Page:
## Abstract

This article concerns the Weyl series of spectral functions associated with the Dirichlet Laplacian in a *d*-dimensional domain with a smooth boundary. In the case of the heat kernel, Berry and Howls predicted the asymptotic form of the Weyl series characterized by a set of parameters. Here, we concentrate on another spectral function, the (normalized) heat content. We show on several exactly solvable examples that, for even *d*, the same asymptotic formula is valid with different values of the parameters. The considered domains are *d*-dimensional balls and two limiting cases of the elliptic domain with eccentricity *ε*: a slightly deformed disk (*ε*→0) and an extremely prolonged ellipse (*ε*→1). These cases include two-dimensional domains with circular symmetry and those with only one shortest periodic orbit for the classical billiard. We also analyse the heat content for the balls in odd dimensions *d* for which the asymptotic form of the Weyl series changes significantly.

## 1. Introduction

We consider two types of spectral functions—the heat kernel and the (normalized) heat content—also known as the survival probability in the physical literature. They are associated with the spectrum of the Laplacian in a bounded domain. Let *Ω* be the domain in the *d*-dimensional flat space, with a smooth boundary ∂*Ω*. The spectrum of the Laplacian, say with the Dirichlet boundary condition (BC), is given by
1.1
The eigenvalues 0<*λ*_{1}<*λ*_{2}≤*λ*_{3}⋯≤*λ*_{j}≤⋯ form a discrete set (Courant & Hilbert 1953). The associated eigenfunctions *ϕ*_{1},*ϕ*_{2},*ϕ*_{3},…,*ϕ*_{j},… form an orthonormalized basis of real functions, .

It is instructive to formulate the spectral problem of the Dirichlet Laplacian in the context of the diffusion (probability) theory. The conditional probability *ρ*(**r**,*t*|**r**_{0},0) of finding a particle at a point **r**∈*Ω* at time *t*>0, if it started from **r**_{0}∈*Ω* at *t*_{0}=0, is governed by the diffusion (heat) equation
1.2
This equation has to be supplemented by the initial condition *ρ*(**r**,*t*=0|**r**_{0},0)=*δ*(**r**−**r**_{0}) and by the BC *ρ*(**r**,*t*|**r**_{0},0)=0 for **r**∈∂*Ω*, which reflects the absorption of the particle hitting the boundary. The conditional probability can be expressed in terms of the eigenvalues and eigenfunctions of the Dirichlet Laplacian as follows:
1.3
Various quantities can be constructed from the conditional probability.

Historically, the most studied quantity was the heat kernel, defined as the trace 1.4

Another commonly studied quantity is the heat content, in the chemical physics also called the survival probability. The ‘local’ heat content is defined as:
1.5
It represents the probability that the particle, localized at a point **r**_{0}∈*Ω* at *t*_{0}=0, remains still diffusing in the domain *Ω* at time *t*>0, unabsorbed by the boundary. The BC is again the Dirichlet one: *H*(*t*,**r**_{0})=0 for **r**_{0}∈∂*Ω*. The normalized heat content is defined as the average of the local one over the whole domain,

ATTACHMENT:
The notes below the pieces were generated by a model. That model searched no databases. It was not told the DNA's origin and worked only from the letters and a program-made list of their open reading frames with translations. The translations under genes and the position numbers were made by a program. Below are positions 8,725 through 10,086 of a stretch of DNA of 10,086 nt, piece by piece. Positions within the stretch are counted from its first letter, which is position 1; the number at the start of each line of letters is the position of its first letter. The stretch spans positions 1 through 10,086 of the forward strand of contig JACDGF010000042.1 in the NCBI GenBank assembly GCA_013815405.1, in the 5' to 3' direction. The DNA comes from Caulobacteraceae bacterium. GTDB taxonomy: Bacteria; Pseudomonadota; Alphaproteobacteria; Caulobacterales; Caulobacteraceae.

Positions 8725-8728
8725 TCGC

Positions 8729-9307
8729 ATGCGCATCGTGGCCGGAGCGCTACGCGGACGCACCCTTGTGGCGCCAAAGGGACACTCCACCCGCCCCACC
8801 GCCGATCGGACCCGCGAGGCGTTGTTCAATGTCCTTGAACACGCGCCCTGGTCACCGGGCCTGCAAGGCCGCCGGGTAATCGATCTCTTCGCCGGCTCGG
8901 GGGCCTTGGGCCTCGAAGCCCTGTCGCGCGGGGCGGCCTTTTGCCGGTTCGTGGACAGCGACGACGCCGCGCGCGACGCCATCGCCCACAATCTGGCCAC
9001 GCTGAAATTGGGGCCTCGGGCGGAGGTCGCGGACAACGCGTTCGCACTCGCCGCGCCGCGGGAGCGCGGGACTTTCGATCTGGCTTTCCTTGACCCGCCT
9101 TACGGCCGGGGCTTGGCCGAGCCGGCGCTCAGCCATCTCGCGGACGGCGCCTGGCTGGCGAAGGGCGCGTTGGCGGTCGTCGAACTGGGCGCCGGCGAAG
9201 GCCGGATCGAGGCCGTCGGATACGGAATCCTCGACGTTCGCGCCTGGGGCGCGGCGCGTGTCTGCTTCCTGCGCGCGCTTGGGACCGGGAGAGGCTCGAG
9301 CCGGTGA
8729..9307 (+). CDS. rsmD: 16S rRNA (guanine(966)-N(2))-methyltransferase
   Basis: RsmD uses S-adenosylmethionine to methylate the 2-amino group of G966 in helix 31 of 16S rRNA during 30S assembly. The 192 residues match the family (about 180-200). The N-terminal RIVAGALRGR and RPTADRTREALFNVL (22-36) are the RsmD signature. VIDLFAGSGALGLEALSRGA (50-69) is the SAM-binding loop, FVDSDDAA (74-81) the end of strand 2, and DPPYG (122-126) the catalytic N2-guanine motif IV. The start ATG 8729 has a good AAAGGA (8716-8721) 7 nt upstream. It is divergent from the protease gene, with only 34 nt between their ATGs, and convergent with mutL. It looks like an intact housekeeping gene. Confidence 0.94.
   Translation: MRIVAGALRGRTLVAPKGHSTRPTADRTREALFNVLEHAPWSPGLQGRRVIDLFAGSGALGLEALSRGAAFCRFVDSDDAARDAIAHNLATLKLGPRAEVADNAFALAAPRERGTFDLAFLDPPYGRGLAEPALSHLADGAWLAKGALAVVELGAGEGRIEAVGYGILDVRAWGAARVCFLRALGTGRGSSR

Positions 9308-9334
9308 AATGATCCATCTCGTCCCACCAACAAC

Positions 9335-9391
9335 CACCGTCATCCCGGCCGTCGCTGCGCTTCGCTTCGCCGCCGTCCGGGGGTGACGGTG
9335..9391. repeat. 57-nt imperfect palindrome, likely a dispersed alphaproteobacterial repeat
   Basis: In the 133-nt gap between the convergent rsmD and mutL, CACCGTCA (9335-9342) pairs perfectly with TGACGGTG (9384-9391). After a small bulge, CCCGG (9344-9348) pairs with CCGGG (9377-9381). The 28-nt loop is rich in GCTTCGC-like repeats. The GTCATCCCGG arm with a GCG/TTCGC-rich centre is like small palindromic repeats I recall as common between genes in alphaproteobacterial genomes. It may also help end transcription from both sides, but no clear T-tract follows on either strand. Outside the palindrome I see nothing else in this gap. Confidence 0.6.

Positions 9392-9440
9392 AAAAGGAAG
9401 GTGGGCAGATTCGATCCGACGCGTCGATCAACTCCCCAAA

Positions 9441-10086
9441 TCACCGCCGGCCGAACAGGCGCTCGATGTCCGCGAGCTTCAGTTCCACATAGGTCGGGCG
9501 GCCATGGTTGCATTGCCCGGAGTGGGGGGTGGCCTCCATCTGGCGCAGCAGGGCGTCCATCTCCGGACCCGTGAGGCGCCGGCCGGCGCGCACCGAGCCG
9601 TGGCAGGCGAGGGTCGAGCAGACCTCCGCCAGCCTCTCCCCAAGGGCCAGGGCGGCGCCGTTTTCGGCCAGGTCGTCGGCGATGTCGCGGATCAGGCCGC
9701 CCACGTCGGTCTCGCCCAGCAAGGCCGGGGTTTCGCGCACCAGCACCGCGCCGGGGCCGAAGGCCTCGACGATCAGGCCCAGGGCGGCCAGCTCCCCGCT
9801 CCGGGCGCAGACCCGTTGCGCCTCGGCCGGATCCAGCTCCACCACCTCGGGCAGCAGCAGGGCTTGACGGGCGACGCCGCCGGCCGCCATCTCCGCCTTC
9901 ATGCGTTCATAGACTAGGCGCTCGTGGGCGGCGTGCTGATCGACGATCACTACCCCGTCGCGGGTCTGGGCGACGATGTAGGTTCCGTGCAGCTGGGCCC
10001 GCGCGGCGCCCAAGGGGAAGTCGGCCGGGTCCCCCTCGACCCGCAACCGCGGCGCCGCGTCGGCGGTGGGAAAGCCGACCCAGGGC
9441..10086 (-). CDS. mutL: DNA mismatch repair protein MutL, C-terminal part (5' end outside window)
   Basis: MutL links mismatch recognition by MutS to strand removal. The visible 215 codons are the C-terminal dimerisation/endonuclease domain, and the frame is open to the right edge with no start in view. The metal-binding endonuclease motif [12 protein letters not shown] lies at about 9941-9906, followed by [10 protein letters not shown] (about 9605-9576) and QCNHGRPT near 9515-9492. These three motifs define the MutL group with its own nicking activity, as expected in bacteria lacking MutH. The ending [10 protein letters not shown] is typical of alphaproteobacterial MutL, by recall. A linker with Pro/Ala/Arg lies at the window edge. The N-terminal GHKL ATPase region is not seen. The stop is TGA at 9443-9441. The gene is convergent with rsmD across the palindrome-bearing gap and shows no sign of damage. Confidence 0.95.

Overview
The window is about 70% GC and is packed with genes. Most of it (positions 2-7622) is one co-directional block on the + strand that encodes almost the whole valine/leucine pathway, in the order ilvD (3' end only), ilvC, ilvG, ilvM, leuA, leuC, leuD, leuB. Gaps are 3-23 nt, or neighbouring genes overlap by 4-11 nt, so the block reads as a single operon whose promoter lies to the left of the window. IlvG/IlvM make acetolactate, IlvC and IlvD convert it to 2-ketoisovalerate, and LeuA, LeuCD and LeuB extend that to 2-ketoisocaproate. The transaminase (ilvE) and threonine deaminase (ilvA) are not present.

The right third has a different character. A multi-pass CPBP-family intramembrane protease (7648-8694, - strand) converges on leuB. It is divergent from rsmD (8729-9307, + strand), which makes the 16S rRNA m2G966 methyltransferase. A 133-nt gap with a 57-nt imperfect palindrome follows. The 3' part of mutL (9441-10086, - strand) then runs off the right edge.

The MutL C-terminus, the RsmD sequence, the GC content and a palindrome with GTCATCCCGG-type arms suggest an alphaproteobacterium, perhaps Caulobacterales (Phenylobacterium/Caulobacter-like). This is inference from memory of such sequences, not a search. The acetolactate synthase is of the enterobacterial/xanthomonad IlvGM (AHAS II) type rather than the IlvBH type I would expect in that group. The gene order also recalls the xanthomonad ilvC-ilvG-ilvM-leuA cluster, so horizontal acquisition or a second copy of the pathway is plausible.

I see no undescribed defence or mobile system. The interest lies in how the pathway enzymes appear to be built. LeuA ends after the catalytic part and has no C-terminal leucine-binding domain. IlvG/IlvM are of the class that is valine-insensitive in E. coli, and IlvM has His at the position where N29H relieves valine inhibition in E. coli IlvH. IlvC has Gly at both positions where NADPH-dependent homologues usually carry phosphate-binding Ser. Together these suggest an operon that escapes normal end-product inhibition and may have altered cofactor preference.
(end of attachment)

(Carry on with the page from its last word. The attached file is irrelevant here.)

1.6
It represents the probability of finding the particle in *Ω* at time *t*>0, if it was distributed uniformly with the density 1/|*Ω*| over the whole domain at *t*_{0}=0. The normalization by 1/|*Ω*| allows us to study infinite domains also. In the mathematical literature, *H*(*t*) is interpreted as the amount of heat at time *t* inside the domain *Ω* with the boundary ∂*Ω* held at zero temperature, provided that at initial time 0, the heat was distributed uniformly over *Ω*.

The heat kernel and the heat content have many similar properties. The most important results concern the small-*t* expansion of both quantities. The first three terms of these series are proportional to the volume |*Ω*|, surface |∂*Ω*| and the integrated mean curvature, respectively. The heat kernel *K*(*t*) was intensively studied by, e.g. Weyl (1911), Pleijel (1954), Kac (1966) and Stewartson & Waechter (1971). The heat content was introduced by Birkhoff & Kotik (1954) who analysed its one-dimensional version. The first few coefficients of the small-*t* expansion of *H*(*t*) for Riemannian domains with both Dirichlet and Neumann BC were derived by van den Berg *et al.* (1993), van den Berg & Gilkey (1994) and DesJardins (1998). An important progress has been made by Savo (1998*a*,*b*) who derived a recurrence scheme for the coefficients of the small-*t* series.

As concerns the heat kernel, it proves useful to apply the Laplace transform with respect to *t*. For dimensions *d*>1, the heat kernel has to be regularized by subtracting the leading terms of the *t*-expansion that would diverge under the Laplace integral. Thus, we get the regularized resolvent (e.g. Stewartson & Waechter 1971; Berry & Howls 1994). For example, in the two-dimensional case, we have
1.7
The small-*t* expansion of *K*(*t*) corresponds to the large-*s* expansion of :
1.8
This is the so-called Weyl series.

It turns out that not only the small-*n* coefficients contain the information about the domain characteristics. Based on a general Borel-transformed theory (Balian & Bloch 1972; Voros 1983), Berry & Howls (1994) developed a formalism for calculating the large-*n* coefficients of the Weyl series in two-dimensional domains. They conjectured that
1.9